Tom Locke has written a book of music history and interesting facts. Below is an excerpt from Moments In Time. Buy the book here.
In the early 60s, prior to Beatlemania and the British Invasion, California introduced us to a new sound – surfin’ music. Leading the way were two entities – the Beach Boys and Jan & Dean.
Jan & Dean had been around since 1958 and were successful with songs like “Jennie Lee” and “Baby Talk” that were targeted for a doo wop type fan base. As street corner harmony songs began to fade, Jan and Dean decided to follow the Beach Boys’ lead and began recording surf and car songs, extending their careers and employing some of Jan’s high school friends along the way …
Jan & Dean were good friends of the Beach Boys. In fact, very early in their careers, the Beach Boys opened for Jan & Dean a few times. Jan Berry was a very talented musician. He also produced and arranged some sessions for the Beach Boys. In addition to this, Berry co-wrote “Surf City” with Brian Wilson, a record that would become the Surf genre first #1 record in July 1963. According to one account, Wilson wrote most of the song and gave it to Jan & Dean because he was working on “Surfin’ USA” and did not have time to do both. Wilson also sang on the recording of “Surf City” but did not get listed in any credits because the two groups were under contract with different record labels, and it was a “no no” to record for or with the competition.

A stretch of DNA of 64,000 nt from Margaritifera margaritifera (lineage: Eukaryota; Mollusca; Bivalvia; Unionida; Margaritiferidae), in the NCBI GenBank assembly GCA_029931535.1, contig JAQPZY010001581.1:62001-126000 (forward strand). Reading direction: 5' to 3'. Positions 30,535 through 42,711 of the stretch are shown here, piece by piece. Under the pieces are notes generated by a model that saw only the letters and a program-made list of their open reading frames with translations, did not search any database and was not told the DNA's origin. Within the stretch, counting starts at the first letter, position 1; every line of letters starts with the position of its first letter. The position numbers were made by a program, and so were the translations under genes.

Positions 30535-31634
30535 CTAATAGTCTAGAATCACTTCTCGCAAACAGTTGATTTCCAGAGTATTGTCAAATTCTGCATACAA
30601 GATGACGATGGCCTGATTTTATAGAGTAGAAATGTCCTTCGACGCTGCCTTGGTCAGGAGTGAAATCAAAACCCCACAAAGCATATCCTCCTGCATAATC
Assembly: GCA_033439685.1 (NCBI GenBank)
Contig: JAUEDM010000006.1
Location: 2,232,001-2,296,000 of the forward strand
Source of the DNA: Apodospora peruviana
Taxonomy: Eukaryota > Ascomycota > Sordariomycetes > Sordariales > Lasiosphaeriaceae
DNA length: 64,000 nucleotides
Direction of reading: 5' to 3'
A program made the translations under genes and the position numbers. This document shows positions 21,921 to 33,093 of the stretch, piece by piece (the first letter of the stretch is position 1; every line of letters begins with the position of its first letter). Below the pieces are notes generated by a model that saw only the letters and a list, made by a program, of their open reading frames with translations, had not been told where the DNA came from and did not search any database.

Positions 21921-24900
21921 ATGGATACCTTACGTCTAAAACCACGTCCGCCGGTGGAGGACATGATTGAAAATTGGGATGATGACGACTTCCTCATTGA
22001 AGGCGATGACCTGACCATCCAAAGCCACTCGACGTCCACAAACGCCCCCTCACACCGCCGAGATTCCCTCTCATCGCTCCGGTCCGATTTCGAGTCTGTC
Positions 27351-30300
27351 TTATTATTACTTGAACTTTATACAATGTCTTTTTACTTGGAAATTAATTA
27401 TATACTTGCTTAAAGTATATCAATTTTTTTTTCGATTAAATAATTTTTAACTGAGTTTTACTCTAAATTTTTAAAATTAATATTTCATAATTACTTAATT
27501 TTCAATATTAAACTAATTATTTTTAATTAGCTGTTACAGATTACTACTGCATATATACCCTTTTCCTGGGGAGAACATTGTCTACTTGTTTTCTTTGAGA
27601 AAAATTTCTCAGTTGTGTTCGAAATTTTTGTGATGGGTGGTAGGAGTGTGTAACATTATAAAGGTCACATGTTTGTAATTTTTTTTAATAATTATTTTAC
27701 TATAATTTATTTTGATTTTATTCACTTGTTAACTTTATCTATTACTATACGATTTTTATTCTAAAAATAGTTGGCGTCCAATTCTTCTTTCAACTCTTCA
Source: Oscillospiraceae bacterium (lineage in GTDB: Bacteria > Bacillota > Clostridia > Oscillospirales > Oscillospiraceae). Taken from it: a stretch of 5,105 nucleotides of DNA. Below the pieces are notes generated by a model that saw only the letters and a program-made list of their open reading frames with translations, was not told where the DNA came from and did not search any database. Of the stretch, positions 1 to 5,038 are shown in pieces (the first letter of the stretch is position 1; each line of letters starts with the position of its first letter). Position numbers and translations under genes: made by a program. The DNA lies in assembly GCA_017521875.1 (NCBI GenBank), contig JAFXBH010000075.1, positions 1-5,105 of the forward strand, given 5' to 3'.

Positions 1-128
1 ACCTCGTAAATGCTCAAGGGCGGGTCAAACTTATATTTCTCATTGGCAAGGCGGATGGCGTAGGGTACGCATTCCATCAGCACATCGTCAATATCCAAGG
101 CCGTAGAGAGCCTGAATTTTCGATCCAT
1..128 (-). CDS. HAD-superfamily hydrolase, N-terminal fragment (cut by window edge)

Jan & Dean first two albums, “Surf City” and “Drag City” (1963) and parts of their 1964 album “Dead Man’s Curve” featured the distinctive harmonies of Tony Minichiello, Vic Diaz, and Manuel Sanchez, three of Berry’s high school classmates. The trio was known as the Matadors and in July 1963 released a song for the Colpix label that was arranged and produced by Berry. It was a cover version of the 1939 Spanish-language song “Perfidia” and included Berry singing bass. It never charted in North America, but it was a smash hit in the Philippines.
The flipside side of “Perfidia”was a song that, in addition to arranging and producing, Berry co-wrote. You can certainly detect Berry’s style from his early days on this record, one that may remind you of “Baby Blue” by the Echoes.
Here are the Matadors singing about the “Ace of Hearts,” this week’s Tom Locke moment in time.
YouTube video of this song:
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